Dalhousie’s strategic planning process has entered a new phase this fall, led by self-study teams diving deeper into several priority areas.
The new team-based phase kicked off in late September at a retreat that drew more than 150 staff and faculty members.
Attendees at the gathering had the chance to hear from 11 of the 'learning circle' groups that worked over the summer on priority areas, before then splitting into groups to help shape self-study teams that will drill down into specific topics in the coming months.
“The idea was to work on the charter for those project teams,” says Teri Balser, who shaped the strategic planning process in her capacity as provost and has continued to help lead it while serving as interim president this fall. “What are the key terms, who are the key stakeholders, what kind of data will be needed?”
Drawing on input from earlier phases of the planning process, and the learning circles, eight self-study team topics were identified:
- research future
- culture and climate
- campus health and well-being
- future of teaching and learning
- student experience and success
- sustainability and environmental responsibility
- internationalization and global engagement
- Dal purpose and social responsibility.
The teams will work over the next half a year or so to generate high-level recommendations to be shared with incoming Dalhousie President Deep Saini for consideration during our Planning Phase Four: Finalizing.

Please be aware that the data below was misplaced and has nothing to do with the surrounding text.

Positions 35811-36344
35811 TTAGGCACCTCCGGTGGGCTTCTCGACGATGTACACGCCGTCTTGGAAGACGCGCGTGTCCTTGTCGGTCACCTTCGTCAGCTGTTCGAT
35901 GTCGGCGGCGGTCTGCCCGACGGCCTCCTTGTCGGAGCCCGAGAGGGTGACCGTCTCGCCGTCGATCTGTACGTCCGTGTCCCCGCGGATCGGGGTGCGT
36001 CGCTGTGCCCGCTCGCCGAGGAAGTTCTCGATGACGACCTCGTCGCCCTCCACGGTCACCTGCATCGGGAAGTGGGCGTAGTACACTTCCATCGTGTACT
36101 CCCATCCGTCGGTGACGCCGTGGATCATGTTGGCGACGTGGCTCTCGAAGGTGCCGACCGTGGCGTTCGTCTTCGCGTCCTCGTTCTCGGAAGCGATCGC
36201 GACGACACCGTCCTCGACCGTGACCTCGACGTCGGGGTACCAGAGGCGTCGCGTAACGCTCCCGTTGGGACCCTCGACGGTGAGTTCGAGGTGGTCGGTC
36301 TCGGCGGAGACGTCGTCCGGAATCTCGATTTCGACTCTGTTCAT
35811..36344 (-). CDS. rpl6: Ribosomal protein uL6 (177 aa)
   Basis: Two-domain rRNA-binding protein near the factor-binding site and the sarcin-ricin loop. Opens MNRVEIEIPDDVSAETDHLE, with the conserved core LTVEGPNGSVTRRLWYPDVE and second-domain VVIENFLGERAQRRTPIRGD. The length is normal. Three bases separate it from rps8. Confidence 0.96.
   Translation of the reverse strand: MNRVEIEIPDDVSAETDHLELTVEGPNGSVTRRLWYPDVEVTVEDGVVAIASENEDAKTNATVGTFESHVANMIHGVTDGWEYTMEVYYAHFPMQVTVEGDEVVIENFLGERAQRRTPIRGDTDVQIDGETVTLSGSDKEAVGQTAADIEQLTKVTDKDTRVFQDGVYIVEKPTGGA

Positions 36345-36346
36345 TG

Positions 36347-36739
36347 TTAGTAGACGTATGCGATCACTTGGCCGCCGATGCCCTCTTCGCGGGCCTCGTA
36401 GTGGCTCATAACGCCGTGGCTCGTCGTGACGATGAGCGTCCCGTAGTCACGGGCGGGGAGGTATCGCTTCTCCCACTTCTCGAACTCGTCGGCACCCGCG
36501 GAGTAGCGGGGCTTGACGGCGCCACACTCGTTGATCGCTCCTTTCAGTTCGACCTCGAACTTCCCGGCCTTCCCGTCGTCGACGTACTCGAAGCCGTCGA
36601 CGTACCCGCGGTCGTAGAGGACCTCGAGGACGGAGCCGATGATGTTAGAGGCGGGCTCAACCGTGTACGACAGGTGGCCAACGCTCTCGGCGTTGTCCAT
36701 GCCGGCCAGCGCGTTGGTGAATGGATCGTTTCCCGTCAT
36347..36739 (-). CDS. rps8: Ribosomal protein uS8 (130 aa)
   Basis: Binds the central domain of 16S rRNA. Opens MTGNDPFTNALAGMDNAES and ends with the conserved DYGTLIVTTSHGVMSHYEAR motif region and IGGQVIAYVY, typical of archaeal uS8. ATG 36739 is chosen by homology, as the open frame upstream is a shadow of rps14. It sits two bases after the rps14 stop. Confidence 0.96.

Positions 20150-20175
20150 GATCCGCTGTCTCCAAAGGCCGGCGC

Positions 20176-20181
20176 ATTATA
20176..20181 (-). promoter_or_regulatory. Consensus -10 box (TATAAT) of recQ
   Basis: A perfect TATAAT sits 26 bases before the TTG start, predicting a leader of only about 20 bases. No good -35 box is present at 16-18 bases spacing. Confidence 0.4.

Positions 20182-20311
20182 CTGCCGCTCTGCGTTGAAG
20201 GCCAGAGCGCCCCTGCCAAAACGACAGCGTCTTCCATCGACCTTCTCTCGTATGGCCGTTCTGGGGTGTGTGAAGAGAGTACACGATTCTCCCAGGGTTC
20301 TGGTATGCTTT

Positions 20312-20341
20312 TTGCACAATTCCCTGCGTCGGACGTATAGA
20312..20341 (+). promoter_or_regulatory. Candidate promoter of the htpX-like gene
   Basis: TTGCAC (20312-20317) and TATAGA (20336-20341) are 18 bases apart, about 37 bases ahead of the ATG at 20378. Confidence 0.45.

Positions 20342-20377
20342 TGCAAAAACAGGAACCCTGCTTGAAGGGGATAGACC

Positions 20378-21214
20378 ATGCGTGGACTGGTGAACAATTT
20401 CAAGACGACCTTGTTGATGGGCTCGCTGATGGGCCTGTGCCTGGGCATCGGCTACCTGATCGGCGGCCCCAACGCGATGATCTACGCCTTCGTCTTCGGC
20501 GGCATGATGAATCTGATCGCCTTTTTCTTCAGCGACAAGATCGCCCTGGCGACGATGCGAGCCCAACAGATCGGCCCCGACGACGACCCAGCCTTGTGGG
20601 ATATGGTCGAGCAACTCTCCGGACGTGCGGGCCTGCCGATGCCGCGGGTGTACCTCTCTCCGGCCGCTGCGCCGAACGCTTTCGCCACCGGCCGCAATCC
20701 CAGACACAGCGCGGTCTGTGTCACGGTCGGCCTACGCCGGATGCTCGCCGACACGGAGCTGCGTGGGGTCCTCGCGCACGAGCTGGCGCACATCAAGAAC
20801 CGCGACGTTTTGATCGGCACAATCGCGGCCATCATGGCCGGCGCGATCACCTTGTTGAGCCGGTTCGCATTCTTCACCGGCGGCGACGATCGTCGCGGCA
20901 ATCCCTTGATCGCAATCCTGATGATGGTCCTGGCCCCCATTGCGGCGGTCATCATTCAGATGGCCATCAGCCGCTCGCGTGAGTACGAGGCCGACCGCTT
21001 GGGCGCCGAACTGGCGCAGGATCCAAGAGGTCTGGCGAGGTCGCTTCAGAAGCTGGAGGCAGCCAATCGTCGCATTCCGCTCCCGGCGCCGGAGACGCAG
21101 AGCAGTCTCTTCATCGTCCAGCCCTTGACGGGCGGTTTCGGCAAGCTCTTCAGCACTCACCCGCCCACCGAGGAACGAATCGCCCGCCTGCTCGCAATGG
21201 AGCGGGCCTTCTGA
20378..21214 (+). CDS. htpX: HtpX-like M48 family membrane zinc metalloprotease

Engaging the Dal community
The teams will each consist of a faculty and staff co-lead, with additional members drawn from faculty, staff, and students who have expressed an interest. Team leads will work with their team, members of senior leadership and the Office of Planning and Analytics — who will provide administrative and organizational support — to ensure the completion of a final report and recommendations.
Dr. Balser said this type of “grassroots involvement across the university” will help ensure a stronger plan.
“For me, it’s really critical that it is driven by your lived experiences and interests,” she says. “There is no way that any one of us sitting where we sit in the university can have a true understanding of how it is for other people in very different parts of the university.”
Another reason for engaging such a broad range of individuals, says Dr. Balser, is that it helps draw on the deep expertise and knowledge of individuals at the university. Subject matter experts will be identified for each team, with an emphasis placed on coming up with evidence-based, research-driven recommendations.
Building on common goals
She reiterated from a previous retreat in the spring that the university is using a “goal-defined” approach to planning that focuses on coming to agreement on common goals, while acknowledging that there are different ways — depending on your place in the university — to get to those goals.
“We are not reinventing the wheel or throwing out the old plan,” says Dr. Balser, referring to the university’s most recent strategic plan, Inspiration and Impact: Dalhousie Strategic Direction 2014-2018. “We are building from that work: most of the themes we have here are not radically different from the work and the themes that we had from the last five years. We haven’t woken up as a different university; it’s about how we move forward towards those goals.”
If you haven’t yet been engaged in the process but want to contribute to the self-study groups, let us know! Email firstname.lastname@example.org for more info.
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